I. Pharmacology

  1. Belong to the beta-lactam family
    1. Cross-allergenicity with other beta-lactams as high as 50% in skin-test studies; contraindicated in pts with h/o anaphylaxis with a penicillin or cephalosporin
  1. Antimicrobial spectra
    1. Active against most pathogenic gm- and gm+ aerobies and anaerobes, including enterococcus and pseudomonas
    2. Not active against MRSA, enterococcus faecium, or stenotrophomonas maltophila
    3. Only bacteriostatic against enterococcus; many use in combination w/an aminoglycoside for gm- or enterococcal infections
    4. Imipenem is more active against gm+ aerobes and meropenem against gm- aerobes, but the clinical significance of this is unknown
      1. Studies comparing the two haven't shown any clinical differences except one study which suggested better clinical efficacy of meropenem in GYN infections (mentioned w/o citation in UW Pharm Letter)
  1. Excreted unchanged in urine through both glomerular filtration & tubular secretion
    1. Dose adjustement is necessary in renal failure
  1. Must adjust dosing in pts with renal insufficiency or if < 70kg
  2. Distribute through most tissues including CSF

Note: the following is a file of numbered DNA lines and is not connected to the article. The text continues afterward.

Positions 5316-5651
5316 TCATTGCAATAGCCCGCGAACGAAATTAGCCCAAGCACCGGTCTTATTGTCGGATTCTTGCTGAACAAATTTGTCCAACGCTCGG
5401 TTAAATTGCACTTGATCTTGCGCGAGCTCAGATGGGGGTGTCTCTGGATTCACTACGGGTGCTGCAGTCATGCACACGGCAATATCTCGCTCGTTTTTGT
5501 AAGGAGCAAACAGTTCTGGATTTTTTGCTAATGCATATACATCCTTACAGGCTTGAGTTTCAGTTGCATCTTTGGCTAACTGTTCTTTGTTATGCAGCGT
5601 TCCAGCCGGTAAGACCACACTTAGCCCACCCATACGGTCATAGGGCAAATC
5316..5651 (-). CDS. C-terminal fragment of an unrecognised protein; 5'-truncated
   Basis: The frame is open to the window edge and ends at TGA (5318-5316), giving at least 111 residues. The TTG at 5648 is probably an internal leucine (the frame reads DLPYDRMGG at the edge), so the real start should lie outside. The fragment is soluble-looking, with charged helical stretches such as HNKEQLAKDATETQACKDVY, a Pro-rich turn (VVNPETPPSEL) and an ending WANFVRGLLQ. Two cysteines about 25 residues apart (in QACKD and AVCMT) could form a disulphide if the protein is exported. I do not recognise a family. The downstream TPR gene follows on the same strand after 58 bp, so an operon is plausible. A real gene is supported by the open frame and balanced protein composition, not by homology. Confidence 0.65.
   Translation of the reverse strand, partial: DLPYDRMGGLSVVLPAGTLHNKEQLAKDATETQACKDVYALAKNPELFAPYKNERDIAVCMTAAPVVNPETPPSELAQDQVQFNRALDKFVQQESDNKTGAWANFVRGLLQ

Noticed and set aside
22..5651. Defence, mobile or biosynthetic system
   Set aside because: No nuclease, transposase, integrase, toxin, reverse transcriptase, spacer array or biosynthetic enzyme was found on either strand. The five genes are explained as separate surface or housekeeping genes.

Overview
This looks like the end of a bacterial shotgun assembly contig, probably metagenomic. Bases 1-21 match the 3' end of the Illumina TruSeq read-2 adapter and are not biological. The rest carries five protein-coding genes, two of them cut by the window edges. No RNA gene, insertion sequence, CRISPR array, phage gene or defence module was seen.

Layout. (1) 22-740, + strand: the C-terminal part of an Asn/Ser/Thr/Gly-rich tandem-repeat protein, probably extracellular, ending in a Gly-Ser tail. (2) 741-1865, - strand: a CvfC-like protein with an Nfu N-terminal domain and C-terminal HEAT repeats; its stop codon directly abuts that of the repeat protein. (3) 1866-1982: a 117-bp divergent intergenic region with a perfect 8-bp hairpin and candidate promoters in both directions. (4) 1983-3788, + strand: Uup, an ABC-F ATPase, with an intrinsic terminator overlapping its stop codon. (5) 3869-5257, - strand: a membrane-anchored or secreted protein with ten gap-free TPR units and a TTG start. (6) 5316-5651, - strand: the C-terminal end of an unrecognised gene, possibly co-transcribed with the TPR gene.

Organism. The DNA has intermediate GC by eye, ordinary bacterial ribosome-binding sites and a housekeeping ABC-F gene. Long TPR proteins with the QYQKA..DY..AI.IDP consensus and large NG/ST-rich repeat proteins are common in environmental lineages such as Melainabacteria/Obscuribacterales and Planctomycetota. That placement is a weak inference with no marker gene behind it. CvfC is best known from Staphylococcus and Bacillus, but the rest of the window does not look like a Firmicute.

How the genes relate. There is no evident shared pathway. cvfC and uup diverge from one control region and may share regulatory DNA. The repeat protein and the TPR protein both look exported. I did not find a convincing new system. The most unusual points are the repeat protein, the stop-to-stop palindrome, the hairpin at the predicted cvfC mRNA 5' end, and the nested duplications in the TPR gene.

3. Adverse f/x
    1. Imipenem may cause nausea during infusion, esp. if rapid
    2. Seizures (incidence about 0.5%)
      1. Risk may be less with meropenem than imipenem (based on animal studies)
      2. Risk factors for carbapenem-induced sz include renal insufficiency, excessive dosage, h/o sz, presence of CNS lesions, and infections with Pseudomonas
      3. "Evidence of an absence of drug-associated neurotoxicity in meningitic patients exists to a greater extent for meropenem than imipenem" (UW Pharm Letter 1/99)
  1. Clinical use
    1. Most appropriate for use in nosocomial infections w/multiply resistant pathogens or as an alternative to multi-drug regimens for polymicrobial infections
    2. Rarely appropriate for community-acquired infections
    3. Should not be used for monotherapy of serious pseudomonal infections (combination with an Aminoglycoside is preferable)

II. Imepenem/cilastatin (Primaxin)

  1. Cilastatin inhibits dehydropeptidase, an enzyme in prox. renal tubule which otherwise de-activates imipenem
  2. Dose: 250mg Q6h or 500mg Q6-8h, or 1g Q6-8h depending on severity of infection and degree of microbial susceptibility

III. Meropenem (Merrem)

  1. Dose: 1g Q8h (2g Q8h has been used for meningitis), less if renal impairment is present
  2. Has the advantage of being capable of being administered in less volume than imipenem, for pts requiring fluid restriction

IV. Ertapenem (Invanz) 1g IV Q24h--Narrower antimicrobial spectrum c/w other carbapenems--little-to-no activity against Psuedomonas or Acinetobacter; less gram-positive activity than Imipenem; no activity against MRSA or atypicals

(Source: UW Pharm Letter 12/98 & 1/99; others)